Cloud Computing: Be agile and productive when scaling

Check out this video from RightScale by Michael Crandell, CEO and Founder of RightScale. You will learn about Cloud Computing on the cost and schedule fronts. These guys do get it right and I am definitely recommending them. Hey, he also talks about use cases for the Cloud!

Presenting solutions supporting business needs to business

This is also available as a PDF on There are lots of quick wins that are achievable by using today’s freely available technology. For example, there are FOSS (Free Open Source Software) technological solutions that can bring a lot of value to businesses at very low operational costs. In today’s so-called « crisis », moving away from CAPEX (Captial Expenses) to OPEX (Operational Expenses) is a good thing. No more upfront large investment, just seize the opportunity and keep the solution enabling its capture alive as long as needed. But there is a challenge when it comes to convey the benefits of such solutions to the business people. Case in point, there is are very nice CMSes (Content Management Systems), Blog Engines, CRM (Customer Relationship Management) Systems, DMS (Document Management Systems) but it may appear like it takes forever for an organization to consider, let’s not even talk about implementing them.

So you tought you were heard…

I was talking the other day with a senior Sales Executive for a major integrator firm just back from a technical conference. He told me that the presenter got a lot of applause for his performance. When I asked about what people understood from the message, he told me that people had no clue of what it was really about. The crowd was just pleased to listen to the presenter (a big name in the industry). Maybe nobody wanted to look like a fool and faked understanding. Obviously, sales are not really going to occur from there.

So, talking « tech » to business people is not going to cut it. How then can we convey the fact that the solution is indeed matching business needs? As people may nod giving a false sense of understanding, we need to attack the issue from another angle. Let’s put ourselves in the shoes of the business person. The business person is going to think in terms of business outcomes. He is not interested in systems per se. These systems are going to be enablers or roadblocks towards achieving these outcomes. So we must focus on how business needs are met. Answers must be provided to the following questions : Why? So what? What’s in it for me? How is the business better off? What’s the ROI to be expected? Is there a roadmap to get there? What about getting people excited about this? Can you show it to me? Where is the picture drawn at 30,000 feet? Unless the features of the solutions are mappable to answers to these questions, there is no hope in getting buy-in. So, key advice:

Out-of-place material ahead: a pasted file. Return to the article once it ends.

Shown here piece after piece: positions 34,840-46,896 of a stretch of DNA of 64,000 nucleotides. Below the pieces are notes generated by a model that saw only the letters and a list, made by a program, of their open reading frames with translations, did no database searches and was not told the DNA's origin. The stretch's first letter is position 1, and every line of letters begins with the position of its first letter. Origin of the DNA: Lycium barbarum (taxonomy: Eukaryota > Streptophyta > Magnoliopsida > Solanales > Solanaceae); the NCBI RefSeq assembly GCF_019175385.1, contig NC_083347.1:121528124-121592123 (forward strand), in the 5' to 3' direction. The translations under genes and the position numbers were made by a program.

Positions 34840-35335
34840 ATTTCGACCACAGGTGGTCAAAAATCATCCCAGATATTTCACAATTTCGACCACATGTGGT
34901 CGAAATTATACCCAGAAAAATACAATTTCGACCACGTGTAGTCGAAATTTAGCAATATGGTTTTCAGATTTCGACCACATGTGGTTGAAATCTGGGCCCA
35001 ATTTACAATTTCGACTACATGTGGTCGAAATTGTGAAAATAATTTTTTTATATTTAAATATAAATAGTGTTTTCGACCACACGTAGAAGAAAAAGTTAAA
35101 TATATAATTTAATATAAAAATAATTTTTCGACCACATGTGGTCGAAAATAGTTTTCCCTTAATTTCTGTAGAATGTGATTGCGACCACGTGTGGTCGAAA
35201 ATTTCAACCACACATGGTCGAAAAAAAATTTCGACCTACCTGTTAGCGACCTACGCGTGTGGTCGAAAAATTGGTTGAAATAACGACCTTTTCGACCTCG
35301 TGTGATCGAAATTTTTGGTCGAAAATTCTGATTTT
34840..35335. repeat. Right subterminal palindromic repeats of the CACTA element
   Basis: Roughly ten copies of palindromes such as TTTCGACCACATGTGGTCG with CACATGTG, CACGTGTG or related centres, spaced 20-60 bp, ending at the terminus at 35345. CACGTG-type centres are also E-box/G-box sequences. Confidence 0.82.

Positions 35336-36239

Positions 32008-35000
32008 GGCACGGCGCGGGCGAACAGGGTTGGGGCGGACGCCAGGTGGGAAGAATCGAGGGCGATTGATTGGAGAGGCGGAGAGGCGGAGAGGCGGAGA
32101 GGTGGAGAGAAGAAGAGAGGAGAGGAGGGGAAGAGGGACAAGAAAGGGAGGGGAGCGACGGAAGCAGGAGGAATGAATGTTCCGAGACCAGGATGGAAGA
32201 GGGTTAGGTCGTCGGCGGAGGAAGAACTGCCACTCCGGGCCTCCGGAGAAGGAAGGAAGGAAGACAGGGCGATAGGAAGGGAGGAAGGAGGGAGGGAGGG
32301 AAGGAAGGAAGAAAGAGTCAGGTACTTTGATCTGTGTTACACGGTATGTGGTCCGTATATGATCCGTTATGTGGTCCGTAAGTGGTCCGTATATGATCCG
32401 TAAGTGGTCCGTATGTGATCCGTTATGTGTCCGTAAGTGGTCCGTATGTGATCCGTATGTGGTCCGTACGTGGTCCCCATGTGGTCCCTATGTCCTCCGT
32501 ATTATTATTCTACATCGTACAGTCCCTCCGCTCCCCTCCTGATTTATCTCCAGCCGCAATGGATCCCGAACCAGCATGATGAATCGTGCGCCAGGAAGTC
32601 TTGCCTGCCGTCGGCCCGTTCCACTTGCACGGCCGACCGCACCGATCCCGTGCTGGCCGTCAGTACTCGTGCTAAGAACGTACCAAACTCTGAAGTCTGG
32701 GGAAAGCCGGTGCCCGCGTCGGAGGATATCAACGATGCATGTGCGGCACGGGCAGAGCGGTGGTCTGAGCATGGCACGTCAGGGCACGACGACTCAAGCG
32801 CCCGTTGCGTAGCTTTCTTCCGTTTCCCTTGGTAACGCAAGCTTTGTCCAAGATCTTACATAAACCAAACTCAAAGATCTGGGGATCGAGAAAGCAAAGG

1. establish a list of key business targets that are being part of the identified business opportunity
  2. articulate the key advantages of the solution in business terms
  3. articulate answers to « What’s in for me as a <BusinessUserType> ? »
  4. draw a roadmap of the key elements of the actions targetting the opportunity along with milestones aligned on quarters
  5. articulate how the solution acts as an accelerator for achieving the outcome
  6. explain how the needs are met by the solution
  7. have a revenue model that shows how benefits are accrued over time
  8. explain how people will be brought onboard when it comes to using the solution!
Having these elements in place will definitely improve the positioning of the solution provider as a partner with business acumen worth talking to. © 2009 by Ir Philippe Back, All Rights Reserved